Archive for August, 2010
There was an interesting story on the INTERNATIONAL LESBIAN, GAY, BISEXUAL, TRANS AND INTERSEX ASSOCIATION site. It involved a girl, a lesbian, who was excluded from the school year book because she wore a tuxedo in her photo, but had implications far beyond that mere fact.
The reason I mention the story is because it got me thinking: are there still roles unique to men and women, or do we live, or should live in a genderless society? Obviously when I talk about this issue I am not referring to actual biology but to perceptions in society. In the process of thinking about this subject I tried to think of advantages to certain roles for certain genders, and was faced with quite a difficult time. Therefore I came to the conclusion maybe gender is just a label to allow discrimination, which women are unfortunately but not exclusively subjected to.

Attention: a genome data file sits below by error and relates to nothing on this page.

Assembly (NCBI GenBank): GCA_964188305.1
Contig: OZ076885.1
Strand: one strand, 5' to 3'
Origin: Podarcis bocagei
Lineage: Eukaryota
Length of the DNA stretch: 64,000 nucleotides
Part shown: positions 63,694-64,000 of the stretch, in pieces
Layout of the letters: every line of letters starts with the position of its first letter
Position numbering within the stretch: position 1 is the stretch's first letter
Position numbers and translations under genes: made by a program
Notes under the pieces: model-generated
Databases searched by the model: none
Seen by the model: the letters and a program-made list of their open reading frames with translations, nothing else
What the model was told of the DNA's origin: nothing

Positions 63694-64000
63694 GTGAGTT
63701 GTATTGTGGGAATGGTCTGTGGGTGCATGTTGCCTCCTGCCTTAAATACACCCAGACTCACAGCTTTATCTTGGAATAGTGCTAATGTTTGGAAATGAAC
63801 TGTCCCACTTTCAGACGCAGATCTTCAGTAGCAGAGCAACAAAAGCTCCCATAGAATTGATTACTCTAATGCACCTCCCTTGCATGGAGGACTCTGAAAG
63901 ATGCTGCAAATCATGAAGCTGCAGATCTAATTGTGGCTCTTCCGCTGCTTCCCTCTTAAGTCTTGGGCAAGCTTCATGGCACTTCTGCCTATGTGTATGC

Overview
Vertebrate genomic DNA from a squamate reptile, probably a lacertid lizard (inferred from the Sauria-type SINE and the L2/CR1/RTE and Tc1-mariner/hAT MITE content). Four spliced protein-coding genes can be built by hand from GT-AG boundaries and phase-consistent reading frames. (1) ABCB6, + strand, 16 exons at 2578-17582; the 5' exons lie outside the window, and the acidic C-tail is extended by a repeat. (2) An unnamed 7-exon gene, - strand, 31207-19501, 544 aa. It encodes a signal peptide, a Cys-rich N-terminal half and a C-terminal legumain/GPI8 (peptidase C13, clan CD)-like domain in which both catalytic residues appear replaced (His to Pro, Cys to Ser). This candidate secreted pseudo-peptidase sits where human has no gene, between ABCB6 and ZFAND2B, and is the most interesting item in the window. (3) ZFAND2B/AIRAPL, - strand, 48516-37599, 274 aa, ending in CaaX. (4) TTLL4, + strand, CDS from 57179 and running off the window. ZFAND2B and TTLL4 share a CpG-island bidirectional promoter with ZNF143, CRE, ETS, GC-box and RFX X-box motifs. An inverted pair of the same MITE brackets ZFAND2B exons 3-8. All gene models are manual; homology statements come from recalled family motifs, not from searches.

I then asked myself legally would it be possible to be genderless, and found a type of answer out quickly thanks to Norrie May-Welby. This individual has become the world’s first legally genderless person thanks to New South Wales Registry of Births, Deaths and Marriages giving into the activist demands. Although a few days later the decision from New South Wales Registry of Births, Deaths and Marriages were told they did not have the power to issue a certificate for a genderless person. Yet still this means the idea legally has been introduced, and likely many ideas when they have entered the minds of people, they are hard to get rid off.
Hence I leave with you with the question: should the human race become genderless? if so why, and if not, why not?
There’s been a media firestorm in response to Sudanese President Omar al-Bashir’s trip Friday to attend the promulgation of Kenya’s new constitution, despite the ICC warrant for his arrest (see Xavier’s post below). A quick response: